Intervention development reports

We welcome manuscripts that describe the development of a capacity building initiative that use novel methods, and provide empirical or theoretical rationale for the content. These manuscripts should be submitted before the report of the effectiveness of the capacity building intervention is submitted to ensure the intervention was not modified after consideration of study outcomes. Similarly, we are not interested in descriptions of capacity building interventions that are not going to be rigorously evaluated. We require that authors include the course content as an appendix that we will make available on the Journal’s website.

Methods reports

We are interested in articles that advance methods for the study of capacity building. In particular, we welcome reports that describe the development and validation of measurement instruments to assess the impact of capacity building initiatives and that describe the development of competencies in implementation research or practice. We will typically reject articles that do not use explicit and rigorous methods for developing competencies or that do not plan to evaluate these competencies.

Protocols

We welcome protocols that describe the testing of a capacity building initiative in the research or practice of implementation. As noted in our recent editorial, we aim to publish protocols that have been peer reviewed by a nationally or internationally recognised research agency, that have received ethics approval, and that are submitted prior to data cleaning or analysis [6]. We encourage authors to refer to appropriate reporting guidelines to enhance transparency [12].

Scope and boundaries related to content of education and training manuscripts

We welcome replications of research if they are accompanied by an appropriate rationale. We believe in treating effectiveness studies equally whether they report a positive, negative, or no effect on relevant outcomes. We are interested in studies that report outcomes relevant to capacity building in implementation research or practice, and these could include outcomes relevant to individuals, organisations, or the health system. At the individual level, these could include changes in attitudes, knowledge, skills, and behaviours. At the organisation level, these could include changes in processes of care or changes in culture, climate, or policy. At the health system level, changes in attitudes towards using research or actual research use in policy could be considered amongst others. We are interested in outcomes beyond ‘numbers of trainees’ that participated in educational events and their satisfaction with the events.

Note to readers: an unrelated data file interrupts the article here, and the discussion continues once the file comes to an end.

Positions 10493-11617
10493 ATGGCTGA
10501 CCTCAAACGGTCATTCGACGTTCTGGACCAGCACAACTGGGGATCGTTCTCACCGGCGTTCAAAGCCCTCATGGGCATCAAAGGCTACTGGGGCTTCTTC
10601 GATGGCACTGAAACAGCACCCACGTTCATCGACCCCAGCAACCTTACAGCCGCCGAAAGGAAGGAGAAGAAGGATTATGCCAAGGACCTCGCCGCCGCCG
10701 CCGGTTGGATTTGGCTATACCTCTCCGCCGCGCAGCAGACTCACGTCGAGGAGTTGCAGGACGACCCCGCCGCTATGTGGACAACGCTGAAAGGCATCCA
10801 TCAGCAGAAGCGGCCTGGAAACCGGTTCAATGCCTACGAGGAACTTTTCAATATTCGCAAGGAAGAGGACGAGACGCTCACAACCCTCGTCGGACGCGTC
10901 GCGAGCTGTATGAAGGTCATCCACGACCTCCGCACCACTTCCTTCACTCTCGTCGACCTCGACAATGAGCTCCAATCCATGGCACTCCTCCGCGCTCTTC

Next steps

We are excited to witness the growth in interest in implementation science and in capacity building efforts to meet the demand. We believe that the science of capacity building has matured but that we can advance it further by shining light on excellent work in this area and by highlighting gaps for future research. We look forward to receiving manuscripts that reflect innovative work in this field and also invite authors to provide feedback on our approach. We will endeavour to continue to revisit our scope, using reflection on the field and input from our readers.

Declarations

Acknowledgements

The authors would like to thank Dr. Margaret Hanley for the comments on a previous draft.

Open AccessThis article is distributed under the terms of the Creative Commons Attribution 4.0 International License (http://creativecommons.org/licenses/by/4.0/), which permits unrestricted use, distribution, and reproduction in any medium, provided you give appropriate credit to the original author(s) and the source, provide a link to the Creative Commons license, and indicate if changes were made. The Creative Commons Public Domain Dedication waiver (http://creativecommons.org/publicdomain/zero/1.0/) applies to the data made available in this article, unless otherwise stated.

Authors’ Affiliations

(1)
Li Ka Shing Knowledge Institute of St. Michael’s, University of Toronto
(2)
VA Center for Clinical Management Research, VA Ann Arbor Healthcare System
(3)
Faculty of Medicine, University of Michigan
(4)
Radboud Institute for Health Sciences, Radboud University Medical Centre
(5)
Centre for Behaviour Change, Department of Clinical, Educational and Health Psychology, University College London
(6)
School of Nursing and Midwifery, Faculty of Health and Human Sciences, Plymouth University
(7)
Leeds Institute of Health Sciences, University of Leeds

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Copyright

© Straus et al. 2015